Case for Change

The low price of alcohol is a key driver in our drinking culture.

Alcohol is now more affordable than it has ever been. Wine has particularly become more affordable. This means that it now takes us less time to earn enough money to buy a standard drink.

In New Zealand, off-licences are now selling approximately 75% of all alcohol. Supermarkets are big players in the retail market.

Having many outlets in a community results in competition, which drives prices down.

Increasing the price of alcohol is one of the strongest tools in our kete / basket to reduce harm. A large body of high-quality research suggests that a 10% increase in price reduces overall alcohol consumption by 5%. In fact, it is the most important strategy.


The price of alcohol 

The price of alcohol is closely related to its consumption. Increasing the price of alcohol is one of the most effective strategies to reduce consumption and harm. A large body of high-quality research suggests that a 10% increase in price reduces overall alcohol consumption by 5%.

On average, people will drink less when alcohol is more expensive. Those most often found to be affected by (or sensitive to) the price of alcohol are heavy drinkers and young people. Because these groups are at high risk of alcohol-related harm, increasing the price of alcohol to reduce consumption can bring many benefits.

The retail environment has a huge impact on the price of alcohol. In New Zealand, supermarkets are major suppliers of beer and wine. In 2008, the two supermarket chains sold around 60% of all wine and just over 30% of all beer in New Zealand. It has been found that beer and wine sold in supermarkets were cheaper than the same products bought at bottle stores. Many bottle stores buy their alcohol for sale from supermarkets, given they cannot obtain the alcohol at the same price from their own suppliers.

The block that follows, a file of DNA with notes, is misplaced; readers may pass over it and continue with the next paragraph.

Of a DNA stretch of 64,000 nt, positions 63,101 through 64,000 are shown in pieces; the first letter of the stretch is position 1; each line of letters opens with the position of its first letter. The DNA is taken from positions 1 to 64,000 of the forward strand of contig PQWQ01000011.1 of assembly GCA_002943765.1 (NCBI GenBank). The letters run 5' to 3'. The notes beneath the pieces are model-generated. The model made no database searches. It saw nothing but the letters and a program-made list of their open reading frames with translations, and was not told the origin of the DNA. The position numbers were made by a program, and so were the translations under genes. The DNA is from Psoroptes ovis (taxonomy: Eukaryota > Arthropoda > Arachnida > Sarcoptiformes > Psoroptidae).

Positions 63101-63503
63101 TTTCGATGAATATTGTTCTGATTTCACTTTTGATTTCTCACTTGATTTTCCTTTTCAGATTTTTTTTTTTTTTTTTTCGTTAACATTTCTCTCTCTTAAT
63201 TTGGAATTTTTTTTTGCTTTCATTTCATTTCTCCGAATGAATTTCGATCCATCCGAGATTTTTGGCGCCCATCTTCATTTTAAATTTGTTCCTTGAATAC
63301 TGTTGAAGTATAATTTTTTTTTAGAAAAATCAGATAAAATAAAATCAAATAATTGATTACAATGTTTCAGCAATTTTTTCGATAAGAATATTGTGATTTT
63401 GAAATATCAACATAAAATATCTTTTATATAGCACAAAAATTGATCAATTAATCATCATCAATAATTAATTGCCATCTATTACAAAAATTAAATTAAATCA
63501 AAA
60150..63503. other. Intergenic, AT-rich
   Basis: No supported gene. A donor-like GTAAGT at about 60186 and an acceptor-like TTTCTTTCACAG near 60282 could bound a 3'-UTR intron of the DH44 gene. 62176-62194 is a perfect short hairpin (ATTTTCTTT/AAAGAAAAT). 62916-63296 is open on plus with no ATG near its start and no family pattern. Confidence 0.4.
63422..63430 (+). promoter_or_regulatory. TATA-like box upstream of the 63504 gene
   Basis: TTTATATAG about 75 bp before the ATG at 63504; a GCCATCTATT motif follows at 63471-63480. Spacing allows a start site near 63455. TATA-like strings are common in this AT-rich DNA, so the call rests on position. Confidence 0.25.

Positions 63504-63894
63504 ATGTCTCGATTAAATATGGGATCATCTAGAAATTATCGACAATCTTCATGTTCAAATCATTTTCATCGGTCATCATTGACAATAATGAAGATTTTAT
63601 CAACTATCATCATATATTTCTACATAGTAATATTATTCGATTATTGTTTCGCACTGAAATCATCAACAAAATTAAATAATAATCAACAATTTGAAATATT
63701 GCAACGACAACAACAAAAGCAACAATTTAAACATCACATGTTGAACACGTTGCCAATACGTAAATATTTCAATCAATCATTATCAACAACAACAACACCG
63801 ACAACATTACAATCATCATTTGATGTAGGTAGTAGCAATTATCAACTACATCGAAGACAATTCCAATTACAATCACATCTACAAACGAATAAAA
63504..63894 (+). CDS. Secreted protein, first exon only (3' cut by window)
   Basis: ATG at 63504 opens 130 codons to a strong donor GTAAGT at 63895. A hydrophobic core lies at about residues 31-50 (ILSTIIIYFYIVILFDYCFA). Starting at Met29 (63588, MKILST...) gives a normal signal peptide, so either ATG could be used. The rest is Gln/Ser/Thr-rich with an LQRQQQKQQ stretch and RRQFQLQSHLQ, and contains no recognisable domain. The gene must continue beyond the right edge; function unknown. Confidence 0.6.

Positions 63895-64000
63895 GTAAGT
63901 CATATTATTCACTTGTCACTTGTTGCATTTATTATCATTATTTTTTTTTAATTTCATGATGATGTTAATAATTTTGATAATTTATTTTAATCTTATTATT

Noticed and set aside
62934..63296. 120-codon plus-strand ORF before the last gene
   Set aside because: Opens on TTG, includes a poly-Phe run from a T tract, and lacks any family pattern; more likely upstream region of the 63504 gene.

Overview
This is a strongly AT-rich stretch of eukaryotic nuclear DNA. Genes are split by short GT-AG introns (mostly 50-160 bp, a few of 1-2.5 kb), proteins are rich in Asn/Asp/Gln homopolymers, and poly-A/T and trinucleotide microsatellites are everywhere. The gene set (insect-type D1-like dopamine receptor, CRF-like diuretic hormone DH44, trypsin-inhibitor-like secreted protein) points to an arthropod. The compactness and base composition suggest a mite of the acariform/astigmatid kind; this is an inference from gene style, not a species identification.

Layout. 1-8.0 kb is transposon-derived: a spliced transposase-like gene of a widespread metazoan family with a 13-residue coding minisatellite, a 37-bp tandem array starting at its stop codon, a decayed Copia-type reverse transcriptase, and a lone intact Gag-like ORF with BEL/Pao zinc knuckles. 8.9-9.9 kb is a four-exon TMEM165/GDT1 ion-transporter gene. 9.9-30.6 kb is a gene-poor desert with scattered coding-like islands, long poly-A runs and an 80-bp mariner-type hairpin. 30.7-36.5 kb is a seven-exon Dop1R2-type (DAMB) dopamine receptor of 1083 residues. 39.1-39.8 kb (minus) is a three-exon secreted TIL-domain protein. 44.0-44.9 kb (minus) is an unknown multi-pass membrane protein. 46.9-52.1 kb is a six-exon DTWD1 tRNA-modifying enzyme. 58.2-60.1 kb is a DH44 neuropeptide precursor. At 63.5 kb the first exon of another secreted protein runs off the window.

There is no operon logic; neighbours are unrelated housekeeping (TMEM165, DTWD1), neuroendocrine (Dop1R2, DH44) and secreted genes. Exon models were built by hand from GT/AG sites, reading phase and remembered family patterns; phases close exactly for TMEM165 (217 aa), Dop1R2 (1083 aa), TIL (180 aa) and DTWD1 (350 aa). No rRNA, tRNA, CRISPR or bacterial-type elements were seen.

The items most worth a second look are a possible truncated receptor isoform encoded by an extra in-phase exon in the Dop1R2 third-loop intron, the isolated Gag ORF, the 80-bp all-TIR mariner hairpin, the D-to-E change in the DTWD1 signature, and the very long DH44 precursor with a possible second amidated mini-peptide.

In New Zealand, alcohol products sold at off-licences have become more affordable over time. This means that it now takes us less time to earn enough money to buy an alcohol product.

When there are many outlets in a community, competition can force retailers to discount the price of their alcohol in their stores so that they can ‘win’ the purchase. Reducing the availability of alcohol can indirectly affect the price of alcohol.

Price differences between different types of alcohol outlets may also lead to more alcohol-related harms in a community. For example, spirits purchased from an on-licence can cost 9 times more than those purchased from an off-licence. This is likely why off-licences in New Zealand are now selling approximately 75% of all alcohol sold in New Zealand. It also means that more people drink in their homes or other’s homes, which can often be risky settings.

There are several ways that the price of alcohol can be increased:

  1. Increasing excise taxes on alcohol products
  2. Setting a minimum unit price at which alcohol can be sold 
  3. Restricting or banning heavy discounts on alcohol.

We need a combination of all of these approaches in order to reduce alcohol consumption and harm.


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